I spent at least 10 minutes on Yahoo’s site combing through my own fantasy report card, which also recommended still-available players who could plug my team’s now-apparent holes. That’s a long time with any personal e-mail, let alone one generated by a computer. Engagement, of course, is a key metric for advertisers. That’s surely not lost on Yahoo or its CEO, Marissa Mayer.
YAHOO SHARES ARE UP 73% since July 2012, when Mayer left Google to take on Yahoo’s challenging turnaround. Much of the praise for Mayer centers on things like improved apps, and her $1 billion acquisition of Tumblr, the social blogging site. Yahoo’s new Weather app is beautiful, no question, but I would argue that it’s a wave of content, like in the fantasy football report cards, that speaks to an even greater level of innovation.
In fact, Mayer outlined that thinking earlier this year at a Goldman Sachs investor conference. “I actually think that all of our experiences across desktop and mobile will ultimately become more personalized because at the core of Yahoo’s business is the ability to personalize content, bringing people the right information. But inside that content is also advertising.”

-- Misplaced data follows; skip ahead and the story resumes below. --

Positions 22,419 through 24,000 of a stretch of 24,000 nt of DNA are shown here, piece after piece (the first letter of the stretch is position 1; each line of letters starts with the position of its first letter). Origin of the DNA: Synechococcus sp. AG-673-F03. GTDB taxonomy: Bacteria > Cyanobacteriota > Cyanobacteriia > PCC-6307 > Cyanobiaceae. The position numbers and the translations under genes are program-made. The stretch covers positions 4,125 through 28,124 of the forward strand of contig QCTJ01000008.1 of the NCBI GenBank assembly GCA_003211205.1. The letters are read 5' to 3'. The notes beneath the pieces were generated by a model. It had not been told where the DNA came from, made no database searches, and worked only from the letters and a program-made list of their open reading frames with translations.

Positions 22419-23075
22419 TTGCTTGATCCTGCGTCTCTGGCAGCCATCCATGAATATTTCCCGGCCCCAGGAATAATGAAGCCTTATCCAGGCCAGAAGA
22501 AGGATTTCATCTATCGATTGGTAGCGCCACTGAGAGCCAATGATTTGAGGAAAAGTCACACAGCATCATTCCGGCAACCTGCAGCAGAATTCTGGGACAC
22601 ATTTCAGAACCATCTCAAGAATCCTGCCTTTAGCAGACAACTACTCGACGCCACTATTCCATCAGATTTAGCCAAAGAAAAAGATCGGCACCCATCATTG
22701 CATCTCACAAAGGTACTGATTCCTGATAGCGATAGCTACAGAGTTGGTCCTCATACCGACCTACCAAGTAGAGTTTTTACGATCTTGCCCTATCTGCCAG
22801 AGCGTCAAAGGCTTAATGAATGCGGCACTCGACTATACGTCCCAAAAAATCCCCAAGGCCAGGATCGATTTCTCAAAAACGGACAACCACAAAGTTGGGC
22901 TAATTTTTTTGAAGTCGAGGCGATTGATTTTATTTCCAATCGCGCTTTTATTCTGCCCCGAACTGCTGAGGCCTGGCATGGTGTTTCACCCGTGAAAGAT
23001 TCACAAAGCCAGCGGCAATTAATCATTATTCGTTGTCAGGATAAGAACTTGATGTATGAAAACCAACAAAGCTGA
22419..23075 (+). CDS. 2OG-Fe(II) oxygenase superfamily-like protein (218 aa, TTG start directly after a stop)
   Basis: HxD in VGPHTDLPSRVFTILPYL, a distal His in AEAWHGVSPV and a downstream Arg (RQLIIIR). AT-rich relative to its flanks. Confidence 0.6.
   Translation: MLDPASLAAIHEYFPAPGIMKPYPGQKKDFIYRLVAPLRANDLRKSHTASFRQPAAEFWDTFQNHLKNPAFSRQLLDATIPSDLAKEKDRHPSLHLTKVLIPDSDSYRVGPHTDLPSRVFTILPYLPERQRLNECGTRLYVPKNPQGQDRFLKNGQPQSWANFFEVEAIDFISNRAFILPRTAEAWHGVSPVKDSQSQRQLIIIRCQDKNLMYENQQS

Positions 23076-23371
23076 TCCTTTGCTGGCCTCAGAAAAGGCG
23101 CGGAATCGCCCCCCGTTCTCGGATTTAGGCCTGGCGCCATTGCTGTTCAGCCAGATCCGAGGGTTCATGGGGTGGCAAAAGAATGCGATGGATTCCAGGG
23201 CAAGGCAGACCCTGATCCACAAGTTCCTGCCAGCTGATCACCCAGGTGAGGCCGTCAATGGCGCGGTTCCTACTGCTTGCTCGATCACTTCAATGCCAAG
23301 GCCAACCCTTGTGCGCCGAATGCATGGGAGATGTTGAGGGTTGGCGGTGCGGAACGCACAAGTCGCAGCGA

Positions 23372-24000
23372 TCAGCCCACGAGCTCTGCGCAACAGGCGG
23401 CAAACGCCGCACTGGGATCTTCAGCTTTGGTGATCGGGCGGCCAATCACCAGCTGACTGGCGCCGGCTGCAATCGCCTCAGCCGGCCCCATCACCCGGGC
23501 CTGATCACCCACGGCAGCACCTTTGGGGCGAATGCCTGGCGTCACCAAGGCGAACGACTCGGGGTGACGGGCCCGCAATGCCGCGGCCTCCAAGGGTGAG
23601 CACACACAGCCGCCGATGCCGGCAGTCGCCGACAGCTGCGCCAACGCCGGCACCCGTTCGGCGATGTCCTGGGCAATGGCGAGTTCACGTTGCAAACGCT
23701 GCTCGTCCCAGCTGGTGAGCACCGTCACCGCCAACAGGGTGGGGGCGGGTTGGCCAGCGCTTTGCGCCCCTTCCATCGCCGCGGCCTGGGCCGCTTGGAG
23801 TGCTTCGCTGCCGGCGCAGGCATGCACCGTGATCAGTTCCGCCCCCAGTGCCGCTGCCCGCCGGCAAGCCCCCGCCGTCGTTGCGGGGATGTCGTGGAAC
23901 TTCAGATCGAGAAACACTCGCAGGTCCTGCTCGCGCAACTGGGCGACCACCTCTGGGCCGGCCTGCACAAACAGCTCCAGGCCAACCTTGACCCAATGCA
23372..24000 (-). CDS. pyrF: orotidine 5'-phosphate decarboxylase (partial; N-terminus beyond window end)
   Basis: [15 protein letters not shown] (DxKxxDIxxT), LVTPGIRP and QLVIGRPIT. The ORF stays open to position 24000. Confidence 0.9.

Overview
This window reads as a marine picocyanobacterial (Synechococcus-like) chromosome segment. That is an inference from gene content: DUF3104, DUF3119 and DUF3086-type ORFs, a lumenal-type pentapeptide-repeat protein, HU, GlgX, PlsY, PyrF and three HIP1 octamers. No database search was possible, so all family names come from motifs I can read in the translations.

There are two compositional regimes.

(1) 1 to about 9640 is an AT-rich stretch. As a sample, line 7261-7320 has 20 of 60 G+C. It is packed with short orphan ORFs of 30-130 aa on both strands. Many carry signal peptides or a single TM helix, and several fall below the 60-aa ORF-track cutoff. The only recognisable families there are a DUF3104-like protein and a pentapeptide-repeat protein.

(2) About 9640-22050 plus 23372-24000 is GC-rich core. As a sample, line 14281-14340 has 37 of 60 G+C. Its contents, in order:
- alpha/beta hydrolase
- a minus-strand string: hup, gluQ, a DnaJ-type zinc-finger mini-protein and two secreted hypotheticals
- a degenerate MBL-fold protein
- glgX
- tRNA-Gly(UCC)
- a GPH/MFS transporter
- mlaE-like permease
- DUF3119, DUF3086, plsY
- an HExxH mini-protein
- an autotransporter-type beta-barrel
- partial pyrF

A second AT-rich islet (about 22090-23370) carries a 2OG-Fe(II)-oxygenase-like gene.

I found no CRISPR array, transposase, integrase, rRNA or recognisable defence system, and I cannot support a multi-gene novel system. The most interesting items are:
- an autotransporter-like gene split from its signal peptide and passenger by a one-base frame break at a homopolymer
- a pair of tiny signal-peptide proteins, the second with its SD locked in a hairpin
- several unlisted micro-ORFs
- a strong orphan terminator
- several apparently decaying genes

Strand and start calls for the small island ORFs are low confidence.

"That the ads and the content work together to really create a fantastic experience is what we’re really focused on," Mayer added. "And that’s where I think the future lies." Sure enough, my report card featured a Toyota ad that embedded the logo of a league-mate with the best draft performance.
Frederick, the COO of Automated Insights, concedes we’re still in the early first inning when it comes to Big Data’s real impact on consumers. “Data for data’s sake doesn’t create any value,” he says. “You need the insights and ability to decipher the insights.”